We talk publishing, Notes app poetry and Twitter bots with writer and editor, Siam Hatzaw
A self-proclaimed “Notes app poet”, Siam Hatzaw is building a career that satiates her appetite for literature. After applying for a year-long internship with Creative Access, Siam unexpectedly found herself recruited for a full-time editorial assistant position with publishing house Hachette. When she’s not busy writing copy, briefing creatives on cover designs and being the liaison between authors and literary agents, Siam volunteers as the prose and poetry editor for US-based publication Persephone’s Daughters and freelances as a writer, having penned articles for trailblazing publication gal-dem. Here, she talks getting inspired by Twitter poetry bots and the value of publications that platform underrepresented talent.
Editorial Assistant, Hachette
Prose and Poetry Editor, Persephone’s Daughters
Place of Study
BA English Literature, Theology and Religious Studies, University of Glasgow (2016–2020)
What I do
How would you describe what you do?
I work in the editorial team at publishing house Hachette, across two imprints [different trade names under which a publishing company publishes work]. My role involves liaising between authors, agents, freelancers and our sister imprint in New York – as well as our marketing, publicity and production departments – from a book’s acquisition through to publication and beyond.
As well as the editing of the books, my responsibilities include reading submissions, writing copy, briefing [creatives on] cover designs and managing prize entries and schedules. The most fun part of the job is the creative side – helping to develop ideas for new books and researching writers who could be a good fit for the project.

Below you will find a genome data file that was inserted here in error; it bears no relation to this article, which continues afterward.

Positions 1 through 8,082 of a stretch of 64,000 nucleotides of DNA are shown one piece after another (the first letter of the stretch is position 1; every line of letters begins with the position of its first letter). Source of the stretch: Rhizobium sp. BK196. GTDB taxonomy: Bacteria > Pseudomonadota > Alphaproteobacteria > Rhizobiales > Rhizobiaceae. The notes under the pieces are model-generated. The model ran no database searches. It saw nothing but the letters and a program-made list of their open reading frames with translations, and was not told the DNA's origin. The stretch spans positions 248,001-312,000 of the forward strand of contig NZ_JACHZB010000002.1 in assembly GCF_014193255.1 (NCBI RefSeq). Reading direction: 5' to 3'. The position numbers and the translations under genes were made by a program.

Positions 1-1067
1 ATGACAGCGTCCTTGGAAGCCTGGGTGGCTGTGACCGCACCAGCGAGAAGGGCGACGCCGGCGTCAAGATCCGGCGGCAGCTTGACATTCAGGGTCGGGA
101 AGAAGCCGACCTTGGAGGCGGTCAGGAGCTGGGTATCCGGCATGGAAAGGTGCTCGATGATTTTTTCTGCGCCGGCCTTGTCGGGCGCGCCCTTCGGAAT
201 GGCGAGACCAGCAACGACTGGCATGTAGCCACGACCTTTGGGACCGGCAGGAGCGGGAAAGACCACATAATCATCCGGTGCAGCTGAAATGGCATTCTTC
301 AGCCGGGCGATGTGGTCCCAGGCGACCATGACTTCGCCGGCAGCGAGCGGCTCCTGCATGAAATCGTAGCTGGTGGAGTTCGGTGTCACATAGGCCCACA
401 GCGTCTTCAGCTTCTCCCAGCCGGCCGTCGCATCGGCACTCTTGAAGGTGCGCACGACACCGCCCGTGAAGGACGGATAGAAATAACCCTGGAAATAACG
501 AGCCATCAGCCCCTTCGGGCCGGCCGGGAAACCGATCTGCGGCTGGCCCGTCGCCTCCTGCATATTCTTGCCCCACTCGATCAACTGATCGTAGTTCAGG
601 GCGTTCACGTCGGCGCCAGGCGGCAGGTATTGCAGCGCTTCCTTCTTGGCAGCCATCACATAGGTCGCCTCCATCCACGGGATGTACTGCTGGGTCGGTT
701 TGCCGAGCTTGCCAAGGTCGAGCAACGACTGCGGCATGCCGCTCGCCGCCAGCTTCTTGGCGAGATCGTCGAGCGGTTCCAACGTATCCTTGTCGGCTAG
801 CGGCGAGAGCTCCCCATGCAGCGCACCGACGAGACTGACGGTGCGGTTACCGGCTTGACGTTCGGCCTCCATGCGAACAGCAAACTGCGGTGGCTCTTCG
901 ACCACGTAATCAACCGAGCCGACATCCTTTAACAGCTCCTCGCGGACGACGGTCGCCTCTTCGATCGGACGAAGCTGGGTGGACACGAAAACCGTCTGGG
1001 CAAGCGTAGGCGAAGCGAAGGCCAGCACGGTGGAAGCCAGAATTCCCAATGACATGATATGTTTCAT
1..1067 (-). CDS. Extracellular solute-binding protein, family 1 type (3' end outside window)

I also volunteer as an editor at Persephone’s Daughters, an arts and literature journal for domestic, sexual violence and child abuse survivors. I work in sub-teams to edit pieces that have been voted on by our team’s readers, give feedback to writers and prepare pieces for publication.
What kind of skills are needed to do your role?
You need to be able to spin many plates at once. You could be juggling the schedules of over 50 titles, with all of the admin that comes with them. It gets confusing, so you need a go-to organisational method that works for you. You also need an eye for detail, as it’s the editorial team’s responsibility to spot any inconsistencies.
There’s a lot of specific training once you start the role, whether that’s in e-books, managing systems or even legal training for contracts. But all of this can be picked up along the way! The main thing to show is your own editorial instinct. It’s not just about checking for mistakes – I’d say developing your tastes and being able to showcase your individual creativity is a more valuable skill.
“To work in publishing, the main thing to show is an editorial instinct – developing your tastes and being able to showcase your individual creativity is a valuable skill.”
Could you tell us about your freelance writing?
I’ve been freelancing as a writer for a few years now, mainly working on poetry, essays and articles. I started off in student journalism, and since then, I’ve been lucky enough to write for places like gal-dem, who’ve done amazing work to platform marginalised voices.
I was extremely lucky to publish my undergrad dissertation, which helped pave the way for independent research opportunities, where my focus is currently.
As for creative writing, I’ve been part of a few UK anthologies but it’s mostly been journals in the US – I’m now trying to find out more about the London scene! It’s difficult to balance pursuing both careers [simultaneously], especially when publishing requires a lot of overtime; spending evenings doing more freelance work can be exhausting. But I find that when there’s an idea in the back of my mind, realising it through writing creates its own kind of energy. Simply put: it brings me joy, so I think it’s worth it in the end.
Can you tell us more about your own poetry practice?